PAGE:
Illustrative applications are provided in many cases, largely from non-academic sources, in order to highlight the growing understanding and acceptance of GIS technology in the commercial and government sectors. The range of applications that we discuss includes health and welfare, emergency and security management, transport and environmental engineering, telecommunications, urban planning, education, enterprise development, and retailing, amongst others.
Spatial analysis and GIS is now simply too big a field for a standard, discipline-specific, printed textbook to satisfy every kind of new user need. Accordingly, an innovative feature of the project is the range of formats, channels and releases that will be used to supplement the printed book - our aim is not to tack a Website onto another printed book project but, rather, to use the on-line resource to drive the creation of content that serves clearly defined user needs. This novel approach not only provides users with an efficient one-stop knowledge base on spatial analysis, but also encourages active end-user participation - corrections, suggestions and even submission of additional material for possible inclusion in the work are all welcomed!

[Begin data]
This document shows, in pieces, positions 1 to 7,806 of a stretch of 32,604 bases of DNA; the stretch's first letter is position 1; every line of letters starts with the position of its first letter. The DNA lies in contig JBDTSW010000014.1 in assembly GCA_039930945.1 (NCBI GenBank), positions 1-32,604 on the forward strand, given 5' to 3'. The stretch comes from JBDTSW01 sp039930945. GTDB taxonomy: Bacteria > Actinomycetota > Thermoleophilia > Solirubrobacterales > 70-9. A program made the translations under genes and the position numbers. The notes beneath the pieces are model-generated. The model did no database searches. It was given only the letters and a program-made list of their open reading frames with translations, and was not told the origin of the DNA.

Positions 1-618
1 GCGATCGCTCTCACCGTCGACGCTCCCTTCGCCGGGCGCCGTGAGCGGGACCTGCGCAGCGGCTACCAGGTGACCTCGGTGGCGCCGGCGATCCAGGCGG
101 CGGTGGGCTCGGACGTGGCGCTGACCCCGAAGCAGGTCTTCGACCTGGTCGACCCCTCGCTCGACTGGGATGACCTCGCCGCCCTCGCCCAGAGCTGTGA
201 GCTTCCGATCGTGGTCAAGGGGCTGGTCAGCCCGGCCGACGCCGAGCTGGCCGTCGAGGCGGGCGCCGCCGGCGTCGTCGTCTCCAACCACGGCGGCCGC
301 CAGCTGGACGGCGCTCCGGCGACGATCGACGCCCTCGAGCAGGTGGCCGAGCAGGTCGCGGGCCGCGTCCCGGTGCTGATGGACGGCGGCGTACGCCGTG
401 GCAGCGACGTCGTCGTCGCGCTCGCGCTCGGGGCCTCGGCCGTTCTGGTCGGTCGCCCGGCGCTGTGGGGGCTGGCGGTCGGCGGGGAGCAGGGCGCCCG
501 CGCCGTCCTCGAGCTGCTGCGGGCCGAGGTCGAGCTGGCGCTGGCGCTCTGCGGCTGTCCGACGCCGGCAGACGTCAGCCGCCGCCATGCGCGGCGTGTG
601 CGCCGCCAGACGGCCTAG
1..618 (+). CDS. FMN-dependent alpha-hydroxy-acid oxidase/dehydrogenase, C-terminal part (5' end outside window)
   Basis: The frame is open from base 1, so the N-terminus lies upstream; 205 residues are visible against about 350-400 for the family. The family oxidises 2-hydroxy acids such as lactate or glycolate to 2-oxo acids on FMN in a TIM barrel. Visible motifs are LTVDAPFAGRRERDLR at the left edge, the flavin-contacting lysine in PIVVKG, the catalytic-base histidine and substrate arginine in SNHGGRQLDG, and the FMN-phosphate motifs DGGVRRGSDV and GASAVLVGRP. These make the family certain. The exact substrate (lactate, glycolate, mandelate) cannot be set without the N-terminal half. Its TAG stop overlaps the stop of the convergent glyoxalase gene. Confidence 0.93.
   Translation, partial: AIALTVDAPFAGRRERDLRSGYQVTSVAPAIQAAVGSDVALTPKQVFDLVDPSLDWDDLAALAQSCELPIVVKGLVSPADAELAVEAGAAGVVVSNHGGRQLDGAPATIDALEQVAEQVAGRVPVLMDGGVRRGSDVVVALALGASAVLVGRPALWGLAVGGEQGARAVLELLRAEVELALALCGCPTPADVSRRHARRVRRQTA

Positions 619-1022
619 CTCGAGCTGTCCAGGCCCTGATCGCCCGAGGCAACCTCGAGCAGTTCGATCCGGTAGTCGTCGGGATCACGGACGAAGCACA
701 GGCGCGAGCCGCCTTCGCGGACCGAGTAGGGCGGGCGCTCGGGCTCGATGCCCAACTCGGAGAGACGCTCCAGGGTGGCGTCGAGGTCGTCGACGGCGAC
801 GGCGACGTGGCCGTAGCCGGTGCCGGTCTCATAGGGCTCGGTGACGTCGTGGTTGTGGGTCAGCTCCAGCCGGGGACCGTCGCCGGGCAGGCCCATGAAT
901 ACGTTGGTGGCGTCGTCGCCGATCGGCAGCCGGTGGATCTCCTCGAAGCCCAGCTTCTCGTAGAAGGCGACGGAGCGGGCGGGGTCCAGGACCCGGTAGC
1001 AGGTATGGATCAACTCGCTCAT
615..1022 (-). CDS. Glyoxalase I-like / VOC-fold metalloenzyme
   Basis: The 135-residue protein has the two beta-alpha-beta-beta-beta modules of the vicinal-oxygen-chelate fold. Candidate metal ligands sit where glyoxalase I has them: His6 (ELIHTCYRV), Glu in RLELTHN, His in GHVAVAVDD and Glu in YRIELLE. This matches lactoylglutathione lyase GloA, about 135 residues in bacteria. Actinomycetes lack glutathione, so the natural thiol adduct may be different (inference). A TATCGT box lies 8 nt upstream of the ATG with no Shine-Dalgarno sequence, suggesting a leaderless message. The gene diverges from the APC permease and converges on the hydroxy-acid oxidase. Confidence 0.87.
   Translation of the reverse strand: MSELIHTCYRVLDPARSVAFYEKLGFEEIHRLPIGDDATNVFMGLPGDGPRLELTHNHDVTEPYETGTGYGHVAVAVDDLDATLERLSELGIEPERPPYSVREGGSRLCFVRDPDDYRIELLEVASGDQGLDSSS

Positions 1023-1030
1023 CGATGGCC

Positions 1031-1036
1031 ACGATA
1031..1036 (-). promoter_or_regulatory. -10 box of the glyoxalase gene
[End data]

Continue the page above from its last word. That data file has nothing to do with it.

In short, we believe that the project provides the Google Generation with an independent, reliable and authoritative first portal of call for conceptual, technical, software and applications material, and addresses the broad spectrum of new user requirements. As such it seeks to provide practical advice and information, avoiding the pitfalls of generic Google-searching and the hype of software vendor promotional materials.
Topics covered in the current release include:
- building blocks of spatial analysis
- historical and methodological context to the analysis of spatial problems
- geometrical processing
- distance and directional analysis
- spatial queries and computations, including density analysis
- map algebra and grid models
- exploratory spatial data analysis (ESDA)
- spatial statistics, including spatial regression modelling
- surface form analysis, including hydrological analysis
- gridding and interpolation methods, including geostatistical methods